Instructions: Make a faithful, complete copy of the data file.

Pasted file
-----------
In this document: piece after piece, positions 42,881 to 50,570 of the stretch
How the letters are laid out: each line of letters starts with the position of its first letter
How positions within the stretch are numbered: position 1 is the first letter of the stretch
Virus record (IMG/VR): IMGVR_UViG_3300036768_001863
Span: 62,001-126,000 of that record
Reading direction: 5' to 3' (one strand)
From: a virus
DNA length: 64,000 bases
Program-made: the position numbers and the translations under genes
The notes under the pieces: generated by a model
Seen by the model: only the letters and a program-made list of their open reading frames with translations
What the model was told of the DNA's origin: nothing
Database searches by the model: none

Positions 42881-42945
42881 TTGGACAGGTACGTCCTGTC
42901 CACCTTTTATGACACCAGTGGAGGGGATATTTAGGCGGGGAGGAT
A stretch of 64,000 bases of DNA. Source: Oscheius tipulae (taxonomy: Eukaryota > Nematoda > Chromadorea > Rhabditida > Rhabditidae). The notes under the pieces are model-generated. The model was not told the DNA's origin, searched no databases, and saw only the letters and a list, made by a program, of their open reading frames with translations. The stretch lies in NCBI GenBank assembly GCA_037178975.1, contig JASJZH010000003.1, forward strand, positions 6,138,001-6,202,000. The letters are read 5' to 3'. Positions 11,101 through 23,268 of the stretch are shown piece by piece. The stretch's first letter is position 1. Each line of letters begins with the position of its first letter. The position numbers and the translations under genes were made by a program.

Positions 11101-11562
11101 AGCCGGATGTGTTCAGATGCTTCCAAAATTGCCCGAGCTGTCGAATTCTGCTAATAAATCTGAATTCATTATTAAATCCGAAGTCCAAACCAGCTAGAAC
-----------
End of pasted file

In this document: piece after piece, positions 42,881 to 50,570 of the stretch
How the letters are laid out: each line of letters starts with the position of its first letter
How positions within the stretch are numbered: position 1 is the first letter of the stretch
Virus record (IMG/VR): IMGVR_UViG_3300036768_001863
Span: 62,001-126,000 of that record
Reading direction: 5' to 3' (one strand)
From: a virus
DNA length: 64,000 bases
Program-made: the position numbers and the translations under genes
The notes under the pieces: generated by a model
Seen by the model: only the letters and a program-made list of their open reading frames with translations
What the model was told of the DNA's origin: nothing
Database searches by the model: none

Positions 42881-42945
42881 TTGGACAGGTACGTCCTGTC
42901 CACCTTTTATGACACCAGTGGAGGGGATATTTAGGCGGGGAGGAT
A stretch of 64,000 bases of DNA. Source: Oscheius tipulae (taxonomy: Eukaryota > Nematoda > Chromadorea > Rhabditida > Rhabditidae). The notes under the pieces are model-generated. The model was not told the DNA's origin, searched no databases, and saw only the letters and a list, made by a program, of their open reading frames with translations. The stretch lies in NCBI GenBank assembly GCA_037178975.1, contig JASJZH010000003.1, forward strand, positions 6,138,001-6,202,000. The letters are read 5' to 3'. Positions 11,101 through 23,268 of the stretch are shown piece by piece. The stretch's first letter is position 1. Each line of letters begins with the position of its first letter. The position numbers and the translations under genes were made by a program.

Positions 11101-11562
11101 AGCCGGATGTGTTCAGATGCTTCCAAAATTGCCCGAGCTGTCGAATTCTGCTAATAAATCTGAATTCATTATTAAATCCGAAGTCCAAACCAGCTAGAAC